The National Asthma Council Australia today urged all health professionals to reassure patients with asthma that they should wear a face mask when outdoors or when they can’t socially distance from others.
National Asthma Council Australia Director and respiratory physician Professor Peter Wark said there was some confusion among people with asthma as to whether they could seek an exemption from wearing a mask due to their medical condition.
“There is no evidence that wearing a mask worsens asthma and an article published in the European Respiratory Journal states that any exemptions* of respiratory patients on the compulsory use of face masks is not evidence based and may carry increased risk of personal infection from COVID-19.
“People with asthma, or their friends or family looking for advice, should know that face masks are essential for the protection of the person with asthma, as well as any carers or guardians looking after children with asthma.
“Face masks, hand hygiene and social distancing will all help prevent the spread of infection and in fact, not wearing a mask could put adults and children with asthma at a disproportionate risk of getting the COVID-19 virus,” he said.
Professor Wark said wearing a mask can make someone with asthma and other lung diseases feel more breathless, especially if they are more active.
“However we know from the World Health Organisation that face masks of breathable material, worn properly, will not lead to health problems, still provide protection and are more comfortable.
“If someone does become breathless whilst wearing a face mask they will be helped by moving to an open area with good airflow if possible then briefly removing their mask until they have caught their breath. Reapplying their mask when they are able to will help their symptoms and reduce their risk of infection.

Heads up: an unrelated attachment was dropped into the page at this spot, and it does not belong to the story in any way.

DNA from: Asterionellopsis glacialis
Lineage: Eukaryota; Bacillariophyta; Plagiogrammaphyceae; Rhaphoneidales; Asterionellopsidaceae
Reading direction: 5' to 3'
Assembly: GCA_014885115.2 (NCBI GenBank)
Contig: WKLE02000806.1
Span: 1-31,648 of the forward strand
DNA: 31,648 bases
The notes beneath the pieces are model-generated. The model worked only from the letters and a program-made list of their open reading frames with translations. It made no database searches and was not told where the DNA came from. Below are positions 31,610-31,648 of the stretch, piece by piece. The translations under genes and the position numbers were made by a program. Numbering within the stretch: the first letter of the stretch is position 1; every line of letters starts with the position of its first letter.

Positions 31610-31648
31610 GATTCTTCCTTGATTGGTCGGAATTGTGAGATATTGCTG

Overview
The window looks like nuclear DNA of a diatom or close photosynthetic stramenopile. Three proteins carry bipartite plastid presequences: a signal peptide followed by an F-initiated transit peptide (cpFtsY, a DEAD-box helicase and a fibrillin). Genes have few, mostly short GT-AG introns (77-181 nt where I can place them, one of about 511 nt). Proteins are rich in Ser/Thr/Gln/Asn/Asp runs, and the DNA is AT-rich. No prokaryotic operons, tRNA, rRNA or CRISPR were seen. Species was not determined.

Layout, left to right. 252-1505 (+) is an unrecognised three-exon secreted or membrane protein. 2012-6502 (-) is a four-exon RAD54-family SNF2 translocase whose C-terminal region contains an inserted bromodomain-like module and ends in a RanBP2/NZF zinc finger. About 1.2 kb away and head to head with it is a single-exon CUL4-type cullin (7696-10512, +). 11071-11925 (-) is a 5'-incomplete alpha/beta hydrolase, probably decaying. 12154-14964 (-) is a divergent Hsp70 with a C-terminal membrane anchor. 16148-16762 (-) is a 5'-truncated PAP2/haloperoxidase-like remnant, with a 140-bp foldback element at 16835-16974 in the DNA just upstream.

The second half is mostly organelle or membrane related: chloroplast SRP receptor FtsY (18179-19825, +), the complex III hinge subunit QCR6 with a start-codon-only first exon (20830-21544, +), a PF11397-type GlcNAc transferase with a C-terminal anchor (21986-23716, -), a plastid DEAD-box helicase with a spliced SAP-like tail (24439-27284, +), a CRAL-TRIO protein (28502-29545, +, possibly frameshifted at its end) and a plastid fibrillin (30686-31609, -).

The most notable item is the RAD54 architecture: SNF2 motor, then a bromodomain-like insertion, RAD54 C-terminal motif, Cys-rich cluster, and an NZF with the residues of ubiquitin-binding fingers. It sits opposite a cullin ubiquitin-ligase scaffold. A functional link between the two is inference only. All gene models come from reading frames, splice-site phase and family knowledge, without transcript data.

“We encourage all health professionals to have a conversation with patients with asthma, or their carers, that asthma, COPD and other respiratory diseases are not an impediment to wearing a face mask.
“The risk of contracting COVID-19 outdoors is much less than indoors and in confined spaces with poor ventilation. Minimising going out in public especially to indoor public spaces will reduce the amount of time people will need to wear a face mask and of course, if people are in acute respiratory distress, they should contact their health professional or call an ambulance immediately,” said Professor Wark.
*Several countries such as Spain and the USA have instituted exemptions for people with respiratory problems.
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For further information or an interview with a National Asthma Council Australia spokesperson, please contact: Donna Le Page, Le Page PR Mobile: 0429 825 703 Email: email@example.com